In 2010, I wrote the following post about the exhibition "Threads of Feeling," a sample of the 18th c. tokens accompanying children left at London's Foundling Hospital. Alas, because the exhibition was in London and I live near Philadelphia, I was unable to see it. Now a version of the exhibition has come to America, to the DeWitt Wallace Museum in Colonial Williamsburg, from now until September 1, 2014. I'll be visiting this summer, and will be sure to report then. In the meantime, I'm rerunning my original post in case any of you will be in Virginia to see it first. Click here for more information, and here for a poignant slideshow with highlights from the exhibition.
Most surviving clothing from the past belonged to upper class women, princesses and peeresses and the daughters of wealthy merchants. But one of the most important collections of 18th c. English textiles came from a far more humble group: the unwanted children given up to London's Foundling Hospital.
Created by Royal Charter in 1739, the Hospital was one of the earliest attempts to combine private philanthropy with organized charity. Led by prosperous shipbuilder Thomas Coram (1668-1741), the organizers of the Hospital had two goals: not only to offer a more humane alternative to parish workhouses (in whose dubious "care" over 75% of abandoned children died), but also to provide a suitable workforce for the growing Empire's industry, agriculture, domestic service, and the military. The project became a fashionable charity among the nobility, and was endorsed by Queen Charlotte herself. The Hospital's handsome new buildings included paintings by William Hogarth and a chapel financed in part by concerts given by George Frederic Handel. During the early years, admitted children were given excellent care by 18th c. standards, including inoculation against smallpox, and were taught marketable skills as well as how to read and write.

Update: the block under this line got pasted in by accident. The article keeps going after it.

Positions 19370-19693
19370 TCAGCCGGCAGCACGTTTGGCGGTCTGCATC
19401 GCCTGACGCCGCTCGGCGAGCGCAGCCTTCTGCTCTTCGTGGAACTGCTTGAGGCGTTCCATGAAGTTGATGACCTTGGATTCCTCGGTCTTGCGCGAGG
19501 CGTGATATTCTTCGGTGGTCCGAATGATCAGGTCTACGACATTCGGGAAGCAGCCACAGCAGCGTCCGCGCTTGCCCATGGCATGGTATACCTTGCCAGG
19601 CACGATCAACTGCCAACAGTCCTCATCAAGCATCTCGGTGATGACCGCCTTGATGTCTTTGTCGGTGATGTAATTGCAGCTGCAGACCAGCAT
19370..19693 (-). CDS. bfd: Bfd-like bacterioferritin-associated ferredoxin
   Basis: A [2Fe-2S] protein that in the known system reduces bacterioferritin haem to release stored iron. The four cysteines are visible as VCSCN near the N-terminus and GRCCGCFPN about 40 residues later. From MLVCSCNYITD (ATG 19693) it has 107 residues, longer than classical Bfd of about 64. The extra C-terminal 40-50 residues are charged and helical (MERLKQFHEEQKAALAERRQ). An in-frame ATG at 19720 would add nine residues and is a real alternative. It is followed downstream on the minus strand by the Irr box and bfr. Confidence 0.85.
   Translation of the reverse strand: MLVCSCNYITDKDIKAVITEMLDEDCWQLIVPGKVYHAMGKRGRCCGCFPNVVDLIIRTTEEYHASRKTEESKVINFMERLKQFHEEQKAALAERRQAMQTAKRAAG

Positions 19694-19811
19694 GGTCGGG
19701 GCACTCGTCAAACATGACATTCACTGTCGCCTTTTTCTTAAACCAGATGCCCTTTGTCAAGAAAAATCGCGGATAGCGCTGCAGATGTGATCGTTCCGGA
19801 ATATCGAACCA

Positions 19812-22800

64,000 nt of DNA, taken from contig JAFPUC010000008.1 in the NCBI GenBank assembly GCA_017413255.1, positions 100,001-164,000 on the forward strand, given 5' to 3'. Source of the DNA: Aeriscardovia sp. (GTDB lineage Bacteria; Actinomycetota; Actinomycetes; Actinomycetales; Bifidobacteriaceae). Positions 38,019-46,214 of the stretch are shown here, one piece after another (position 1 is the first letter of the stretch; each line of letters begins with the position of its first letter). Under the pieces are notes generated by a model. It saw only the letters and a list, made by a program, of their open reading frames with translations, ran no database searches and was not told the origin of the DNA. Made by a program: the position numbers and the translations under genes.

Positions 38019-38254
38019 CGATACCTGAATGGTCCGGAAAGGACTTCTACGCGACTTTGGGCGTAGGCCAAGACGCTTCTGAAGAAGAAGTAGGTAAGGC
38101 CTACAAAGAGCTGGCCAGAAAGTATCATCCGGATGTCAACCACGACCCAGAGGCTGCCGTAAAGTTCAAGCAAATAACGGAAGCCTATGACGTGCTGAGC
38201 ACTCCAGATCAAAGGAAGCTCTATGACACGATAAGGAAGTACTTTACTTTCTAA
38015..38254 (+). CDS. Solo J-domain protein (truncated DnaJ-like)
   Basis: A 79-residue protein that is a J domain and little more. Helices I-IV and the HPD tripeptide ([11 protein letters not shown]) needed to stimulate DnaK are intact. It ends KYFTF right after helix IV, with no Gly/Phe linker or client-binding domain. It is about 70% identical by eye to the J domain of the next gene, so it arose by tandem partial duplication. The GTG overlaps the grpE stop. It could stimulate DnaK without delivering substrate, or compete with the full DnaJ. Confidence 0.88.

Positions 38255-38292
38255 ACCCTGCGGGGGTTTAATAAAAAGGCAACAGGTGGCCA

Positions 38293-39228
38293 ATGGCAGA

In the beginning, the only requirement for admission was that a child be under two years of age and in good health. Children were to be left anonymously and without questions, and at once the new Hospital became the best hope of desperate mothers. Over 4,000 infants were left between 1741-1760, and the billets cataloguing their admission (and often, sadly, their too-early deaths) have been preserved. Pinned to each child's page is an identifying token that had come with the child. In some cases, this is a tiny linen cap, sleeve, or ribbon rosette, but most often the nurses simply cut a swatch from the clothing the child was wearing when admitted. The tokens were kept in case a mother's circumstances improved and she came to reclaim her child. Almost none did.
Today the Foundling Hospital is a museum, and a selection of these admission billet pages is currently on display in an exhibition called Threads of Feeling (the show runs until March 6, 2011); the exhibition also has a Facebook page. Eighteenth century children's clothing was most often cut from adult clothing, and the swatches show a wide range of textiles, from the simplest threadbare linen to costly printed silks. While the billets are of great interest to historians and sociologists, as a novelist (and a mother), those little scraps are heartbreaking. They represent the last contact a mother had with her child, her last chance to make her baby "look pretty" for the strangers who could provide a better future than she could herself.
If, like most of us, you can't make it to London for the exhibition, a selection of the billet pages appear in the excellent book The Dress of the People: Everyday Fashion in Eighteenth Century England by John Styles. Above: Yellow Satten Flowered. Silk woven in a flowered pattern. Foundling number 13187. A girl aged about 14 days, admitted 20 June 1759. Died 2 July 1759. Photograph from the Foundling Hospital Museum.
There’s a big difference in how we use history. But we’re equally nuts about it. To us, the everyday details of life in the past are things to talk about, ponder, make fun of -- much in the way normal people talk about their favorite reality show.
We talk about who’s wearing what and who’s sleeping with whom. We try to sort out rumor or myth from fact. We thought there must be at least three other people out there who think history’s fascinating and fun, too. This blog is for them.